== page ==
What a terrific kick-off to the Little Way Of Ruthie Leming tour I had Tuesday night in New York City. Many, many thanks to Eric Metaxas and the crew at Socrates In The City for hosting me tonight at the Union League Club. It was a sold-out house, and the audience couldn’t have been more enthusiastic and welcoming. I saw old friends from NYC and Dallas in the crowd, and met a couple of this blog’s readers, and even met Loy Ann and Michael (pictured), New Yorkers who were born and raised in St. Francisville, and who, get this, were Ruthie’s students. Isn’t that awesome that they came tonight? I was so touched. Loy Ann said she remembered the year she was in Ruthie’s class, how my mom made Christmas stockings for each and every child. Typical Mam, always giving to children.
This was the first stop on the road for the tour — and let me apologize to you blog readers for all the Little Way posting, but this book and this tour are pretty much consuming my life and my imagination right now, and I have no time to read or focus on the news, though maybe I will be able to on Wednesday. One thing I observed tonight is something that I’ve lost focus on, simply because I’ve been living with this narrative for so long: the raw power of this story. People gasped audibly when they heard me talking tonight on stage with Eric about some of the things that happened, and that I recount in the book. Many people cried; some cried a lot. I talked about the deep joy in Ruthie’s life, and the redemption she believed in, and that was offered — is offered — to all of us. It’s a sad story in many ways, of course, but it’s also a story of hope, and release. I also appreciated very, very much hearing people come up to me and thank me for not sugar-coating Ruthie’s story, and talking frankly about the tension between the two of us. As one of the audience members said to me tonight after the program, “You were talking about how life really is. That makes the story so much more powerful.”
Along those lines, I was gratified by this new Amazon.com review by a reader called J. Morris. I do worry that some readers may be expecting a neat, tidy, Hollywood happy ending, and will be disappointed when they discover that the book is about beauty, and truth, and endurance, but it is also about limits, and brokenness, and misunderstanding. J. Morris thinks that makes the book stronger:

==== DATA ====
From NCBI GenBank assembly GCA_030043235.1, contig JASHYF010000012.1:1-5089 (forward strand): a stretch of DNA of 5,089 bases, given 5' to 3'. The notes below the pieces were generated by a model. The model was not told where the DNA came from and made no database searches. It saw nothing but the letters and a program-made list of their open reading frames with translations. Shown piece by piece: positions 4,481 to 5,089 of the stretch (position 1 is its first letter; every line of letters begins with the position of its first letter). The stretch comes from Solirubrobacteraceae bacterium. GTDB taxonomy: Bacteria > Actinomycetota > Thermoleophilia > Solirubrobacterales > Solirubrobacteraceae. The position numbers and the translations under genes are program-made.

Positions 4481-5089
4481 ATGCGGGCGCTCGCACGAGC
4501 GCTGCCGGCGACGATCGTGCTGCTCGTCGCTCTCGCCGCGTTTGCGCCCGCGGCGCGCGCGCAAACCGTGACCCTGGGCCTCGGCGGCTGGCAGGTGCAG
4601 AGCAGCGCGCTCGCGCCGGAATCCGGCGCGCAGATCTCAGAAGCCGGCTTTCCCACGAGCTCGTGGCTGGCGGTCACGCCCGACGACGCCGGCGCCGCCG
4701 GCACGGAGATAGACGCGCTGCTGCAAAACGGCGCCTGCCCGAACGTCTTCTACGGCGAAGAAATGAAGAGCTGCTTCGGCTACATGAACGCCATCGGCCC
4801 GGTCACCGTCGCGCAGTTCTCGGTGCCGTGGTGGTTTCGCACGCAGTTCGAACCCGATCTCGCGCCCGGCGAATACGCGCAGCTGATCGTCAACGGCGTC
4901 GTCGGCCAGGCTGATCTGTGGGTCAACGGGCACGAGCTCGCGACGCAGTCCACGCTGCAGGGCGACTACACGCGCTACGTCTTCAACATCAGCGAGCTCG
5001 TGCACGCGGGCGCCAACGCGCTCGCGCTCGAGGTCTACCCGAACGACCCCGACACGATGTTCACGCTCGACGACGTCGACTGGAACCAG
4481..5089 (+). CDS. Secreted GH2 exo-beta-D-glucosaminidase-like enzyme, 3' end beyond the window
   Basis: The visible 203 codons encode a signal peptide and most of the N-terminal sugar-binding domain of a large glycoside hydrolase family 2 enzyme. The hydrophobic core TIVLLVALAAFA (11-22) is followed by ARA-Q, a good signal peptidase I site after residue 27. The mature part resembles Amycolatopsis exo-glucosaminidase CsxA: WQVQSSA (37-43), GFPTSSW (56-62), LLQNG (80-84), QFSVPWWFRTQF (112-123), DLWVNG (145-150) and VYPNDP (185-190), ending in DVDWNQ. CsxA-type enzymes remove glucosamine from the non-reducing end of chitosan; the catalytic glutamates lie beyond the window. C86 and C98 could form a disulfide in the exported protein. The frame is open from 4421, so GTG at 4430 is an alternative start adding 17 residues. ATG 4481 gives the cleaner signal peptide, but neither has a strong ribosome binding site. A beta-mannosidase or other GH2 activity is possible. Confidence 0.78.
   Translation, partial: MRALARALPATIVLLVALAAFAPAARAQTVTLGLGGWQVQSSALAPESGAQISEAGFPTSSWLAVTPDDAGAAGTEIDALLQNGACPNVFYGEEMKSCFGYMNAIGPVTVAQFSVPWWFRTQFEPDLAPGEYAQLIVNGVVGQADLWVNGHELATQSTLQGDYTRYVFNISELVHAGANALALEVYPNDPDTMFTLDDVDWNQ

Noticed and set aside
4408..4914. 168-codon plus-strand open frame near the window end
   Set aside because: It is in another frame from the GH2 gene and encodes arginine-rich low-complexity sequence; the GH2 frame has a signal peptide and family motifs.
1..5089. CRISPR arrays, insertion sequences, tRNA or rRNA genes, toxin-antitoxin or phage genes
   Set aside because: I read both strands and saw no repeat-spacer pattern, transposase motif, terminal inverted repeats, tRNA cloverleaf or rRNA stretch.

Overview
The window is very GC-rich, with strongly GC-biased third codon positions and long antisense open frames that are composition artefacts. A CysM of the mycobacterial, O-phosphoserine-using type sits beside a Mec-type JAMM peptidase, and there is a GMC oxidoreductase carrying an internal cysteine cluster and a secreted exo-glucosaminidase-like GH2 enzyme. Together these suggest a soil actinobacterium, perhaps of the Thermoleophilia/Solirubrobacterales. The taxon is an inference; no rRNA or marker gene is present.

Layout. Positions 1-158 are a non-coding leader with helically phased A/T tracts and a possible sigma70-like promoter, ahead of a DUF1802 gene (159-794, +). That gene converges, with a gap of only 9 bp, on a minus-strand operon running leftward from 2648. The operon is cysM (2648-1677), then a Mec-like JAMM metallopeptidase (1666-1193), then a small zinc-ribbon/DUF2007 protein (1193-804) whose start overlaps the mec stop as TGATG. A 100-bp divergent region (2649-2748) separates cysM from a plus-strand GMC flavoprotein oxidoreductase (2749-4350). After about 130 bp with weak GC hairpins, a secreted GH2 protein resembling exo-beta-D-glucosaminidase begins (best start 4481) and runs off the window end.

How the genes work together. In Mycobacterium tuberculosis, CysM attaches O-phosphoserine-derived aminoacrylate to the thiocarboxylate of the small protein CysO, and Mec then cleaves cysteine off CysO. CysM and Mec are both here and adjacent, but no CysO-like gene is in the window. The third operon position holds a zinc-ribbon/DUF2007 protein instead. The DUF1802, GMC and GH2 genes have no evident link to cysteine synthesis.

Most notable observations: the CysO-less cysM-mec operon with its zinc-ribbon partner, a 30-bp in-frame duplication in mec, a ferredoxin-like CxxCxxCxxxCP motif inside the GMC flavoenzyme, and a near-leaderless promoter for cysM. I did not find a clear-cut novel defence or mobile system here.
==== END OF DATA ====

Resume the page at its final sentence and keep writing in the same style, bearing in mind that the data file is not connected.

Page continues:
I had an entire afternoon’s plans knocked entirely askew when I took a break to read one chapter and ended up reading the entire book. I was blessed by Rod Dreher’s Starhill story of family, relationships, journeys, and faith. It touched a myriad of my identities, from child to parent, friend to sibling, and searching-for-answers to faith-in-God Christian.
“Little Way” is the story of an extraordinary ordinary woman – a daughter, wife, mother, sister, friend, and teacher, not beatified, but clearly defined – who is taken by vicious, aggressive cancer at too young an age. But it is far more than that, too. If not, it would be just another story, and this is well beyond “just another story.” It reveals the spirit of true community, which is sadly too rare these days. It examines perspectives of faith, family, adolescence, aspirations, and how those things are, from one person to the next, as fingerprints, even to the point of being similar at a glance but profoundly different in reality. And it is a deeply personal journey for the author and his family; none of the bumps and questions through the journey seem to be softened to make things easier for those who traveled it. It is an authentic, true grit travelogue of that journey, not maudlin, not idealized, but hitting a harmonic chord of truth. It leaves the reader wondering how a person finds that place in himself to work up the guts to lay it all out there for his whole world and THE whole world to discover. The author examines his relationship with his younger sister very soon after her passing, but he also digs into other relationships, not the least being the one with his father. And what brave parents to leave those raw wounds of the loss of their child open in order to bring the world a story many would not have believed could be true, to permit the local legacy of their daughter to grow beyond the bounds of West Feliciana Parish and stretch across the world, allowing Ruthie to teach people forever.
We have all been in at least one relationship, whether by blood, marriage, or friendship, that will be illuminated in our hearts when reading this book. If you have always loved God, given up on God, or are trying to find your way back to God, you need to read this. If you have escaped the shackles of your history or have joyfully embraced them, you need to read this. If you want to learn from mistakes instead of repeating them, you need to read this. Who shouldn’t read this? Anyone who doesn’t want his heart touched and, quite possibly, his life changed for the better.
If you’ve read Little Way and likes it, please share it with your friends and family. I had to laugh tonight, thinking of how put off Ruthie would have been by the idea that there was a big meeting at a fancy club in New York City, all about her, but you know, I love talking about her, and telling people what an amazing, heroic, big-hearted, hilarious, saintly, awe-inspiring pain in the ass that Louisiana country girl Ruthie Leming was. You read the book, and if I’ve done my job, you will feel the same way.